The Queen Anne style was the dominant domestic architectural design during the American Victorian era from the 1870s to 1900, before waning in popularity through 1910. Identifying features of the Queen Anne style include a steeply pitched and complex roof; an asymmetrical faćade often defined by projecting rooms with canted or cutaway bay windows; wall surfaces, such as an open gable, filled with shaped shingles or decorative motifs of differing textures and patterns; partial, full-width, or wraparound porches; and decorative brackets, spindlework, scrollwork, and shaped shingles. In lumber-rich places like Louisiana, the Queen Anne style was widely adopted. A regional variation of the style emerged in response to both climate and cultural building traditions. A typical Queen Anne–style residence in Louisiana is often plainer in style and form than those in other parts of the country. These regional examples are commonly a cottage-like building with a single cut-away bay window and modestly applied decoration. The style could also be applied to forms like the shotgun house or the raised basement house with ornamentation like turned-wood porch supports and brackets. Though the asymmetrical faćade is an identifying feature of Queen Anne design in other parts of the country, symmetrical examples are found in Louisiana. Many local examples incorporated the region's heat-alleviating building features, like galleries to improve air flow and hipped roofs that forced hot air up.

Examples of the Queen Anne style in the district reflect this Louisiana variation. The houses at 190 Teddy Avenue and 355 Teddy Avenue are modest vernacular cottages with cutaway bays and Queen Anne embellishments. The house at 207 Teddy Avenue is a unique example with a mostly symmetrical faćade, a wraparound gallery, and a complex roof form with two parallel front-facing gables with side gables set on a hipped roof. Decorative shingles in the gable ends exude the Queen Anne style.

After the Victorian era, the next major movement in residential architecture in the U.S. and Louisiana was the Eclectic Era, which occurred from 1880 to 1940. American residences began to emulate the historical styles of domestic buildings in Europe, including traditionally Greek/Roman, English, French, and Mediterranean/Spanish designs. The movement began in the 1880s with a resurgence in the 1920s after World War I soldiers returned home inspired by traditional European architecture. During the Eclectic Era, the Colonial Revival style dominated residential architectural during the first half of the twentieth century. The Colonial Revival style reflects a renewed interest in the early English and Dutch domestic architecture of the Atlantic seaboard in colonial America. Because domestic styles from colonial America were varied, including Georgian, Federal, and Dutch versions, these designs drew freely from all antecedents and combined elements with varying levels of with pier supports, some with tapered square columns atop. Some examples in the district feature additional side or rear porches for increased ventilation and respite from the heat, and brick accents, likely sourced from a local brickyard. Windows on Craftsman residences are typically single, paired, or grouped double-hung wood windows, sometimes with a divided-lite upper sash. Wood casement windows are also common. Craftsman-style residences, including all the examples in the district, are typically one or one-and-one-half stories in height.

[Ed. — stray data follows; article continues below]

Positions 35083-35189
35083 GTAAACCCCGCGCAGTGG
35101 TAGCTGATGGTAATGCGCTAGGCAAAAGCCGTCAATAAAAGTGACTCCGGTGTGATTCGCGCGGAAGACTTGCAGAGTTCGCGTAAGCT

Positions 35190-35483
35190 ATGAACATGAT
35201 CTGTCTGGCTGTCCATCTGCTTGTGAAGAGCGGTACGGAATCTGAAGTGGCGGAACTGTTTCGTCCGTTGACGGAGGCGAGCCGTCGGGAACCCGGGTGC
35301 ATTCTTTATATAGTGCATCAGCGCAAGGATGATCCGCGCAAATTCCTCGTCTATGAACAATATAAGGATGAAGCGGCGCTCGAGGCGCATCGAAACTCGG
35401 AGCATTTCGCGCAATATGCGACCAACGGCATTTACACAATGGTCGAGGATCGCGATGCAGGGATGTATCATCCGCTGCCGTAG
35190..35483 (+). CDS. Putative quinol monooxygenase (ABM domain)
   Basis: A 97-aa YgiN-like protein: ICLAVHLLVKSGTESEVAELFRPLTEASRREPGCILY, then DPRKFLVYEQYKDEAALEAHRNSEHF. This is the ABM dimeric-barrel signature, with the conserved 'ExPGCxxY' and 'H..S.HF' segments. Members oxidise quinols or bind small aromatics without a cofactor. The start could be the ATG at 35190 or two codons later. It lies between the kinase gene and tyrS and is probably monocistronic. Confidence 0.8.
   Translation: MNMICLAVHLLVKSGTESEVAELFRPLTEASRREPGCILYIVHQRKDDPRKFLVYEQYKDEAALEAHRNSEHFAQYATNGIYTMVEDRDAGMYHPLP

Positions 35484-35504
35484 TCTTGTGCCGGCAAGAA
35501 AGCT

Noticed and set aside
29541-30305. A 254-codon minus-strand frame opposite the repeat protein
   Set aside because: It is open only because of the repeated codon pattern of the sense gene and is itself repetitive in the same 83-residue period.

French Creole architecture has a broad and deep history of development in Louisiana with a long period of popularity, roughly from 1700 to 1860, in southern Louisiana. While its popularity declined in the region with the arrival of other styles like Queen Anne, French Creole domestic architecture continued to be built into the twentieth century. French Creole houses fall into two subtypes: the urban townhouse, mostly found in New Orleans, or the cottage, found outside city centers and in rural areas. The French Creole examples in the nominated district reflect the resurgence of the style from the late 1800s to the early 1900s and the rural cottage subtype.

The French Creole cottage subtype is characterized by a steeply pitched and broad spreading gable or hipped roof that covers integrated galleries or verandas supported by slim wood colonnettes. They feature numerous narrow window openings and French doors framed by shutters. Many examples are raised above grade to enhance ventilation. Whereas early examples are asymmetrical, later examples may reflect the symmetrical influences of Anglo-American architecture. Examples in the district include 224 Teddy Avenue and 439 Teddy Avenue, both of which are symmetrical with hipped roofs, narrow windows, and deep, inset verandas.

Adpted from: Emily Reed, Historic Preservation Program Manager; Sandy Shannon, Senior Architectural Historian; and Kory Van Hemert, Architectural Historian Organization: Cox McLain Environmental Consulting, Inc., nomination document, Teddy Avenue Historic District,, 2020, National Register of Historic Places, Washington, DC., accessed July, 2021.

Street Names
Maine Avenue